I generally know how to mount hard drives in a UNIX system. But I am confused with one thing. Say I have disk #1 and disk #2. I mount disk #1 with sudo mount /dev/sda1 /mnt/drive. How will I know that sda1 will be assigned to disk #1 and not disk #2, especially after when the Raspberry Pi restarts? In other words, how can I have sda1 and sdb1 assigned to disk #1 and #2 respectively and prevent it from swapping with each other after reboot?

  • 1
    This is a good question because on a multidisk system /dev/sda isn't always /dev/sda after a reboot.
    – Octopus
    Commented Mar 20, 2014 at 22:53

4 Answers 4


Disk drives are distinguished by their UUID(universally unique identifier). You can find the UUID of your HDs with the command ls -l /dev/disk/by-uuid/ Then you must create the mount points sudo mkdir /MOUNT/POINT1 and change the permissions of them sudo chmod 775 /MOUNT/POINT1 Then you add a line to your fstab file (which is located at /etc/fstab) wich looks like that:

UUID=BLAHBLAH12341234 /MOUNT/POINT1 ntfs-3g rw,defaults 0 0
UUID=12341234BLAHBLAH /MOUNT/POINT2 ext rw,defaults 0 0

Of course you have to change it according to your file system etc. Then save the file and reboot and your HDs will mount automatically to the given mount points.

  • 2
    As I pointed out in my answer, it is not the drives, but the partitions on the drives that are identified by a UUID. (A subtle difference.) If you re-format a drive, that creates a new partition which gets a new UUID.
    – Fred
    Commented Mar 22, 2014 at 16:56
  • What do you mean by "/MOUNT/POINT1"? Is that the literal definition of the mount point? Commented Aug 14, 2016 at 18:55
  • 1
    @IgorGanapolsky its just the name of the folder you want to mount your partitions. Choose as you like.
    – ios.id0
    Commented Aug 15, 2016 at 3:24
  • 1
    Better than just restarting is to execute sudo mount -aand see if there are any errors. If there were any, it could lead to a system that does not boot.
    – Jan
    Commented Apr 25, 2019 at 0:30

This is strictly a generic Linux question, but the answer anyway is partition UUIDs (Universally Unique Identifiers). Like the name says on the tin, when a partition is formatted, a random unique ID is generated that describes it. You can use this to mount to ensure that you always get the correct partition. The blkid command gives a list of UUIDs for currently attached devices, e.g:

/dev/sda4: UUID="2d02d277-a79c-4818-adc7-c37484e17c6a" TYPE="ext3" 

This will correspond to a /dev device, in this case /dev/disk/by-uuid/2d02d277-a79c-4818-adc7-c37484e17c6a. You can use that to mount. You can use a slightly shorter notation with in /etc/fstab to specify that a drive should be mounted:

UUID=2d02d277-a79c-4818-adc7-c37484e17c6a /mnt/backup ext3 defaults 0 0

See here for more details, or look at UUID search results here.

  • 1
    When I type blkid, I get nothing! Commented Aug 14, 2016 at 18:56
  • @IgorGanapolsky Try sudo blkid. Apparently blkid requires root privileges, but on a Raspberry Pi by default you will log in as the non-privileged user pi.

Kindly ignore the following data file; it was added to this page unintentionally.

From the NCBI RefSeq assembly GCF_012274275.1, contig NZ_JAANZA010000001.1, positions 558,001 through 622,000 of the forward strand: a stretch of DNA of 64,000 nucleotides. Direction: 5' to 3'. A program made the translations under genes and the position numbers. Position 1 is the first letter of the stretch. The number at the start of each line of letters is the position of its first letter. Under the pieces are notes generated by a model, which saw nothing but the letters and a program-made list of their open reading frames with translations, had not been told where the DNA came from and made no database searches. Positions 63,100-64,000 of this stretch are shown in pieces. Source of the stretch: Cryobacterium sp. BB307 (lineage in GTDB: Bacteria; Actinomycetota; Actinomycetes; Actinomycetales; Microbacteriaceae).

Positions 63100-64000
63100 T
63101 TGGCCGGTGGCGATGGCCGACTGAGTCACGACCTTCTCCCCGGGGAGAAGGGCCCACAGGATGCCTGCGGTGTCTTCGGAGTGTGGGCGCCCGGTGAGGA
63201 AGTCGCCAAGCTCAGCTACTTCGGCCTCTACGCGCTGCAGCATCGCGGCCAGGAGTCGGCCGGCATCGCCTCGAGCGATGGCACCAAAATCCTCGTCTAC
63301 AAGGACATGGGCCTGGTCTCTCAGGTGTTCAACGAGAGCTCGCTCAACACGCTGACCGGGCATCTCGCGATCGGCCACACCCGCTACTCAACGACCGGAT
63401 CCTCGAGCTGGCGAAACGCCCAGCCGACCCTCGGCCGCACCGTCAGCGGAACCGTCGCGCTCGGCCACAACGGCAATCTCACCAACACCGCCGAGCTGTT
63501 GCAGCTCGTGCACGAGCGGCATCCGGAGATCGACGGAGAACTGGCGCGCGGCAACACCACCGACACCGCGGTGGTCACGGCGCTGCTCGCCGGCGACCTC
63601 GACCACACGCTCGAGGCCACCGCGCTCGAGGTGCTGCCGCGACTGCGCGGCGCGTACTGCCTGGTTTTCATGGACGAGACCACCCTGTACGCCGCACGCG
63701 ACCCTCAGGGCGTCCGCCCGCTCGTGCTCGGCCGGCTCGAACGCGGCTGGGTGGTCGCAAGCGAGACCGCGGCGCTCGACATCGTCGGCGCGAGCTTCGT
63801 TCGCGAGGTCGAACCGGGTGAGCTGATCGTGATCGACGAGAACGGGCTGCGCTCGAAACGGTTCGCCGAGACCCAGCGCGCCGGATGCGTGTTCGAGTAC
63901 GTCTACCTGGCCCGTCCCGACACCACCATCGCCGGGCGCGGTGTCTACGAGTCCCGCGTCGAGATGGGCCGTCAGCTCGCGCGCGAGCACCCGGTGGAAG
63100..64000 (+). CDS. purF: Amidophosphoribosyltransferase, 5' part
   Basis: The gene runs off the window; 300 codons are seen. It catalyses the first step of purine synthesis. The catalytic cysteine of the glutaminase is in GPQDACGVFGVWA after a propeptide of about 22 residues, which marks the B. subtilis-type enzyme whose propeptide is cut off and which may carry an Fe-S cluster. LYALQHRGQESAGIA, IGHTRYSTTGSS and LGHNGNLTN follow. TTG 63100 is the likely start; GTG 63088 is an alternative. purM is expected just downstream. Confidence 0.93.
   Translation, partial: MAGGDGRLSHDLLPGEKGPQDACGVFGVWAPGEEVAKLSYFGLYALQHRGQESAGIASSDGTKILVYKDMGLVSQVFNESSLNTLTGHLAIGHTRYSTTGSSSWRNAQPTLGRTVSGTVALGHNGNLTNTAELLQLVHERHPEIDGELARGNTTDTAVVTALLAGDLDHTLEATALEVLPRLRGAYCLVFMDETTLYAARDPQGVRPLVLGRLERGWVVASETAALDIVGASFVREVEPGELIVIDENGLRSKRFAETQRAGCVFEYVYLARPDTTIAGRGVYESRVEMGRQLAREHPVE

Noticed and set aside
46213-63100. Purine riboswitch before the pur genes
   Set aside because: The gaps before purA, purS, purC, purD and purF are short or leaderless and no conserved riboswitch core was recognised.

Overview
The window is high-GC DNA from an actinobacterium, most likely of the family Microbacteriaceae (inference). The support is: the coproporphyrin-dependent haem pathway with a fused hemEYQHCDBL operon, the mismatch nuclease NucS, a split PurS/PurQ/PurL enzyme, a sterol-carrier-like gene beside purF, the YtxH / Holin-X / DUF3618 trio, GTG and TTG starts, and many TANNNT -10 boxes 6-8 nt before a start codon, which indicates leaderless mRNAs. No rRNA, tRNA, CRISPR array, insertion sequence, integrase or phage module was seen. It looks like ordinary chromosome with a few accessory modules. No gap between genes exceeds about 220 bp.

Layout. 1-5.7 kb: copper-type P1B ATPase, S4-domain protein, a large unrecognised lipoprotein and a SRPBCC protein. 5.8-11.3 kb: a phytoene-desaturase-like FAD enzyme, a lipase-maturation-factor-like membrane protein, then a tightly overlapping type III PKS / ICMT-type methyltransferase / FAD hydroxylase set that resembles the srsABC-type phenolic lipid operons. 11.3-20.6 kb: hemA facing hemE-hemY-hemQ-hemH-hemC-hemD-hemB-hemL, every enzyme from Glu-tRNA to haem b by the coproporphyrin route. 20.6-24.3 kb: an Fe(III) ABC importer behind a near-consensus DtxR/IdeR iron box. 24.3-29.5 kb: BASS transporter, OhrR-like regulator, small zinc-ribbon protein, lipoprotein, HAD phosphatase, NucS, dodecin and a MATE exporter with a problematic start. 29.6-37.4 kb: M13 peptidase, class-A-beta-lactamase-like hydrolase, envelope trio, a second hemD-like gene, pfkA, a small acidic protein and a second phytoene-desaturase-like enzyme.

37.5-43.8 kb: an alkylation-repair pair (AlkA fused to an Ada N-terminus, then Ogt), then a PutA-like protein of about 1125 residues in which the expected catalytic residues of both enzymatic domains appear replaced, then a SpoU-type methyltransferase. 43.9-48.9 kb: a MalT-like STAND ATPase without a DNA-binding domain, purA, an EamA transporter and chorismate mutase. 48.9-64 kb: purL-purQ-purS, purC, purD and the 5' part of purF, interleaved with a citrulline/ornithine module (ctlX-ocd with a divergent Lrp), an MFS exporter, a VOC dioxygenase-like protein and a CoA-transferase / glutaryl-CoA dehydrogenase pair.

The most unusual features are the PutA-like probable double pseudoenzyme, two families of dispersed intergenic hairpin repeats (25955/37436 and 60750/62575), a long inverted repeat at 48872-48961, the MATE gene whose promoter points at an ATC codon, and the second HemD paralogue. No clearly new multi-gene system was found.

– herzbube
    Commented Sep 24, 2016 at 16:30

Thanks for the workaround gabriel, same problem here (Raspberry 2). But I could skip out on the 30 seconds by time the rc.local got to work the device was found, so a

sudo mount -a

in the /etc/rc.local did the job.


Well , true and not true In my case , RPI v2 4 core ,something has changed since v1 version as such: editing fstab in order to automount external hdd at start does not run at all , not using uuid , not using /dev/sda1

the problem is that i have to wait 30 seconds after complete boot in order to mount my external hdd drive , weird is that on USB stick , fstab runs flawlessly. So , i did a script to sleep 30 ; sudo mount -a to run things out .

here is /etc/fstab

pi@raspberrypi ~ $ cat /etc/fstab 
proc            /proc           proc    defaults          0       0
/dev/mmcblk0p1  /boot           vfat    defaults          0       2
/dev/mmcblk0p2  /               ext4    defaults,noatime  0       1
# a swapfile is not a swap partition, so no using swapon|off from here on, use  dphys-swapfile swap[on|off]  for that

And added last line

UUID=3d81d9e2-7d1b-4015-8c2c-29ec0875f762 /media/250_gb ext4 defaults 0 0

Here is my /etc/rc.local extension

# Begin all drives remount
echo "Please wait 30 seconsds in order to remount all missing drives !!!"
for x in `seq 1 30`
echo -n "."
sleep 1
sudo mount -a
sudo service minidlna force-reload

# End drives remount 

exit 0

It could be something with jmicron usb adapter, without 30 sec wait it says that device is not present even though lsusb gets correct Jmicron adapter Got to dig it deep underground !!!

Here are 2 of my TV snapshots Before enter image description here after enter image description here

[email protected]

  • 1
    The question speaks about disk ordering and not about not available device.
    – mpromonet
    Commented Mar 18, 2015 at 19:41
  • Not sure why you got downvoted. I noticed this same problem. I have not a problem with SSD. The problem comes when I mount disk drive. Ended up writing a script to delay the mounting to get it to work.
    – Unikorn
    Commented Mar 23, 2020 at 4:45

Your Answer

By clicking “Post Your Answer”, you agree to our terms of service and acknowledge you have read our privacy policy.

Not the answer you're looking for? Browse other questions tagged or ask your own question.